After a while in Race Control, I was called into a little side room where there was this Italian lawyer who spoke really good English. He told me what the situation was. He told me that Ayrton had died in hospital. In Italy, they treat it as a road traffic accident and so all of a sudden I was the 'responsible' person in the eyes of the law... I had to sign a load of papers... the lawyer was very good and he went through it all with me. It was a total blur... I had to go and get my passport, which they then took off me. Eventually, they gave it back and they were ok with everything. The people at the track were good but it took a while to go through the whole process.

By the time I got back down to the garage, the flyaway Williams crew had gone home and it was just me and the truckies left, packing the things away. I went in to see [Ecclestone's Austrian caterer] Karl-Heinz Zimmermann as he was in the next bit of the paddock to me and we were quite pally because I could speak the lingo. He was in his little unit, very upset, but having a schnapps while he was at it. He's a proper bloke. He kept saying to me, "Come on Ian, you've got to have a drink." I remember saying that I shouldn't because the boys were still there packing up and I really needed to be there supporting them. I had to make sure they were alright and I guess I was on autopilot.

We'd been staying in Faenza and the people at the hotel had been great. I managed to book the remaining crew back into a hotel in Imola overnight rather than go to the airport, which was no easy task in the days before proper mobile phones and internet access. We'd all missed our flights, what with the delay. I guess there were about six of us, and we went out for a pizza. When I got back to the hotel, I managed to get hold of Ann Bradshaw, who was Williams' PR. She was at the airport and she told me that they'd managed to find a side room for the crew to get them out of the way of the press and everything, and that the guys had got back to the UK without a problem.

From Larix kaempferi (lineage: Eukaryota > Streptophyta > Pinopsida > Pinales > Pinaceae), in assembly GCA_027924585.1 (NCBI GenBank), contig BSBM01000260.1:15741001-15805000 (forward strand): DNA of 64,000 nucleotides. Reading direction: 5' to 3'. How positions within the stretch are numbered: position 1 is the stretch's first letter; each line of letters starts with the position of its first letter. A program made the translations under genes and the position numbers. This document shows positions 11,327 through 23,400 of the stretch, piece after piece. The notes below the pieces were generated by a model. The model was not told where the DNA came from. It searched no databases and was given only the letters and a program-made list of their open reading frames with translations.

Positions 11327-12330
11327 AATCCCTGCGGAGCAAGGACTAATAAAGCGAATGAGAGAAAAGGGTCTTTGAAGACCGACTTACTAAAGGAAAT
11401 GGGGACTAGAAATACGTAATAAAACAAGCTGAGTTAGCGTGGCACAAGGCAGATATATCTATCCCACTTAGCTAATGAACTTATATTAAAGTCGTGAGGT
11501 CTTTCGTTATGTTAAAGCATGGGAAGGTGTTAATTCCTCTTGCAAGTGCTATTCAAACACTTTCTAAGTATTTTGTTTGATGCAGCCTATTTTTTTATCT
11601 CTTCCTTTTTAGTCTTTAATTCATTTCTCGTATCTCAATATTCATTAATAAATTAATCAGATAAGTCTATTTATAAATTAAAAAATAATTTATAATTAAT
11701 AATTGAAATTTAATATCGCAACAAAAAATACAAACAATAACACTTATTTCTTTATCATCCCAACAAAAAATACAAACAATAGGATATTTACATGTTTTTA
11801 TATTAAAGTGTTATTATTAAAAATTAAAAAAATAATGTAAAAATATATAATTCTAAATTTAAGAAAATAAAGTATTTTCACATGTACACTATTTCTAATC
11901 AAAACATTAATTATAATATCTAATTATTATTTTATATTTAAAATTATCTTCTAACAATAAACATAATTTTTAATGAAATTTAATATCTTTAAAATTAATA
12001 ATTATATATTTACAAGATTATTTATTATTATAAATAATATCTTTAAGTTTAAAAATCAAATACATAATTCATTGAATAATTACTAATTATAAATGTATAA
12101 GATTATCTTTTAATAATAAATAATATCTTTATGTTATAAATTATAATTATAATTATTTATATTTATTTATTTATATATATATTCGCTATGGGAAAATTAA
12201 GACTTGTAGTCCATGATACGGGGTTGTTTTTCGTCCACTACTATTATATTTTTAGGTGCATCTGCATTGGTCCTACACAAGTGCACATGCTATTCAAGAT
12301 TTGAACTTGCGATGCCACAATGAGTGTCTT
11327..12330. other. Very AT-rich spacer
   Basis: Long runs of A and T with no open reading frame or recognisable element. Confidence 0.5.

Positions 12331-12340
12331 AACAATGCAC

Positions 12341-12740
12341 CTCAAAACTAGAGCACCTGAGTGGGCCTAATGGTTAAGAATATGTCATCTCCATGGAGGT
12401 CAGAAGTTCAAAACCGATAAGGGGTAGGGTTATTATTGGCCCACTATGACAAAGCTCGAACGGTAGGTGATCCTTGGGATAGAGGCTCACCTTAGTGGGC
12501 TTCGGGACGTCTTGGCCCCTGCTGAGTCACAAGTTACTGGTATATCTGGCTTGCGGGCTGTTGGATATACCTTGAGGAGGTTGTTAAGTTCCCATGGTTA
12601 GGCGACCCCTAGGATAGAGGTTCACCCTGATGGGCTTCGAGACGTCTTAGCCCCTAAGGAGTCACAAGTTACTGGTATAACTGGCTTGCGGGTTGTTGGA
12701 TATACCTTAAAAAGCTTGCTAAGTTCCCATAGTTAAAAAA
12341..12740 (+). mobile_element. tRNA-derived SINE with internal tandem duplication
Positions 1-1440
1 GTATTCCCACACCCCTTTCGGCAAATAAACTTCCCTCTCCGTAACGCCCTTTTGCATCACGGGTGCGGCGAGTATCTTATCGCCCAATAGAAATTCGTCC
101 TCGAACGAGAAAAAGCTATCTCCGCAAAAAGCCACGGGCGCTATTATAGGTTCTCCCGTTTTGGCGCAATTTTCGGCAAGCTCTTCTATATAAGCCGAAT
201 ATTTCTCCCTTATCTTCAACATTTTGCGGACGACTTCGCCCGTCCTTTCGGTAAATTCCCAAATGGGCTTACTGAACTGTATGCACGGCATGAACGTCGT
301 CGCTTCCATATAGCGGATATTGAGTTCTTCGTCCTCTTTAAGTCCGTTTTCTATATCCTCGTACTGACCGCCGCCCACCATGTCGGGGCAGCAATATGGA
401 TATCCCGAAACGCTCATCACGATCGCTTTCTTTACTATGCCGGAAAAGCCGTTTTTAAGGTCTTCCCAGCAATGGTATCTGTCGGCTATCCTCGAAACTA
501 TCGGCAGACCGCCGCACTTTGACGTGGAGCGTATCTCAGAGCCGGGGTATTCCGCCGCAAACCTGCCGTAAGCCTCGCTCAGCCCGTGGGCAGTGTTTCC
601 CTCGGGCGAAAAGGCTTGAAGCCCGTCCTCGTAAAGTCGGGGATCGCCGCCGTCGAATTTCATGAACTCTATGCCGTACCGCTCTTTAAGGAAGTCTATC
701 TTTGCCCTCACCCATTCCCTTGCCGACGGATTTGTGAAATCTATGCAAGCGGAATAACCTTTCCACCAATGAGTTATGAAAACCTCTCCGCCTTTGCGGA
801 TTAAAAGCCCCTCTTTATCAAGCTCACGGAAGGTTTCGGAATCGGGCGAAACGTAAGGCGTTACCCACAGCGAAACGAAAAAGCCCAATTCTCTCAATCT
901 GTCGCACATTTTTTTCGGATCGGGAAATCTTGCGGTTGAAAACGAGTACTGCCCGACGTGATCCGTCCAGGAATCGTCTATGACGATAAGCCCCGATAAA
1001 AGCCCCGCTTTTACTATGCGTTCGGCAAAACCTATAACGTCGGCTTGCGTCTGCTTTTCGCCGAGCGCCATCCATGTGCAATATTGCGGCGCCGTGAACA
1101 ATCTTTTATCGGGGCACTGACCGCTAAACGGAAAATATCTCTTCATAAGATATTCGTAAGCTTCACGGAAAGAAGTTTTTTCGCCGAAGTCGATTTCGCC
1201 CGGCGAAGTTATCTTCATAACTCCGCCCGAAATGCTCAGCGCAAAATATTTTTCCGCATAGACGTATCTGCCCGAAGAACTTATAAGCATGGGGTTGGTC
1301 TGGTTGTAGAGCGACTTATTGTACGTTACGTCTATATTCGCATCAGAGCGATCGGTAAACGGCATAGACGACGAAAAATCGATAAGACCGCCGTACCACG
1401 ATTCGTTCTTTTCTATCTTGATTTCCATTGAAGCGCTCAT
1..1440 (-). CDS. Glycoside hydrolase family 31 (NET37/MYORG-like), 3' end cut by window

Early the next morning I got a call from one of the lawyers to say he was coming to pick me up and take me to the mortuary. I'm still not sure why they needed me to go, but I did what they said. When I arrived, Senna's manager Julian Jakobi was there as well as the guy from Senna's sponsor, Varig Airlines. It became clear that they were organising everything and it was all under control. The people at the mortuary asked if I'd like to see Senna, but I said no... I squared everything with Julian. I took a taxi back to the airport. Finally, I got on the flight home.

I got back to Heathrow and nobody was there. Normally there would be someone to collect you but there wasn't so I got a cab from Heathrow to Didcot. It was hugely expensive. I got in and the driver was a typical good old London cabbie. He looked at my kit and saw I was from Williams. He said, "Hey mate, bit of a shit weekend." I just automatically responded, 'Yeah, yeah, it was,' and he told me that he had the daily newspapers in the cab if I wanted to read them. So, I sat and read the newspaper reports on the way back to the factory. I was just thinking that the whole situation was so sad. So utterly sad.

When I got back to the factory on Basil Hill Road in Didcot, it was amazing. There were about 200 people there and this was about 4pm. The front gates were just covered in flowers. I'd never seen anything like it. I actually had to get out of the cab to move all the flowers so that the security man could open the gates to let me in. Luckily no one knew who I was.

I got into the factory and there was no one there except Patrick Head. Normally everyone would be in getting ready for the next race, but the place was virtually shut down. Although I was still on autopilot, it started to hit home when I went to the deserted factory. It was a bit strange. Up until then, I'd just been doing my job, and then I started to come out of that mode. Patrick asked how it had gone after the team left and I told him everything was sorted out. It wasn't until I got home and my wife and kids came to meet me at the front door that I just fell apart. I absolutely lost it big time.